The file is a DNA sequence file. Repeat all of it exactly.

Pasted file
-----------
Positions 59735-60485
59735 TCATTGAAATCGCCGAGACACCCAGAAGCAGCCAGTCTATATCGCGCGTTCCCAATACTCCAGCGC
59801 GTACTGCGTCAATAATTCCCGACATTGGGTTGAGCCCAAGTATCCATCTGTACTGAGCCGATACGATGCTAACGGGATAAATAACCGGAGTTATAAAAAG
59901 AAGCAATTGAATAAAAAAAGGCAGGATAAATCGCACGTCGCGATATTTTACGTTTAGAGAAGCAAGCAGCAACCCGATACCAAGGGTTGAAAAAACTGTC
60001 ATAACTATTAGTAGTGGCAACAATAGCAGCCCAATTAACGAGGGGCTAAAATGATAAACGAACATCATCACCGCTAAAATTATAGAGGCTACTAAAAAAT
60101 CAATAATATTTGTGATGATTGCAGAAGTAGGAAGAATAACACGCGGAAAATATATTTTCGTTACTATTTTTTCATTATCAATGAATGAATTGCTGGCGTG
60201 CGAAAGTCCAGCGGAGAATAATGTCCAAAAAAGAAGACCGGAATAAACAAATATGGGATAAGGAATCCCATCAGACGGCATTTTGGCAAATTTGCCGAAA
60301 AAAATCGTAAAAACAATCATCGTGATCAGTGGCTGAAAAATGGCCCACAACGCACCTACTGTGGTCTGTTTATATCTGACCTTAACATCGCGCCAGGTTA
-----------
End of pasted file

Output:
Positions 59735-60485
59735 TCATTGAAATCGCCGAGACACCCAGAAGCAGCCAGTCTATATCGCGCGTTCCCAATACTCCAGCGC
59801 GTACTGCGTCAATAATTCCCGACATTGGGTTGAGCCCAAGTATCCATCTGTACTGAGCCGATACGATGCTAACGGGATAAATAACCGGAGTTATAAAAAG
59901 AAGCAATTGAATAAAAAAAGGCAGGATAAATCGCACGTCGCGATATTTTACGTTTAGAGAAGCAAGCAGCAACCCGATACCAAGGGTTGAAAAAACTGTC
60001 ATAACTATTAGTAGTGGCAACAATAGCAGCCCAATTAACGAGGGGCTAAAATGATAAACGAACATCATCACCGCTAAAATTATAGAGGCTACTAAAAAAT
60101 CAATAATATTTGTGATGATTGCAGAAGTAGGAAGAATAACACGCGGAAAATATATTTTCGTTACTATTTTTTCATTATCAATGAATGAATTGCTGGCGTG
60201 CGAAAGTCCAGCGGAGAATAATGTCCAAAAAAGAAGACCGGAATAAACAAATATGGGATAAGGAATCCCATCAGACGGCATTTTGGCAAATTTGCCGAAA
60301 AAAATCGTAAAAACAATCATCGTGATCAGTGGCTGAAAAATGGCCCACAACGCACCTACTGTGGTCTGTTTATATCTGACCTTAACATCGCGCCAGGTTA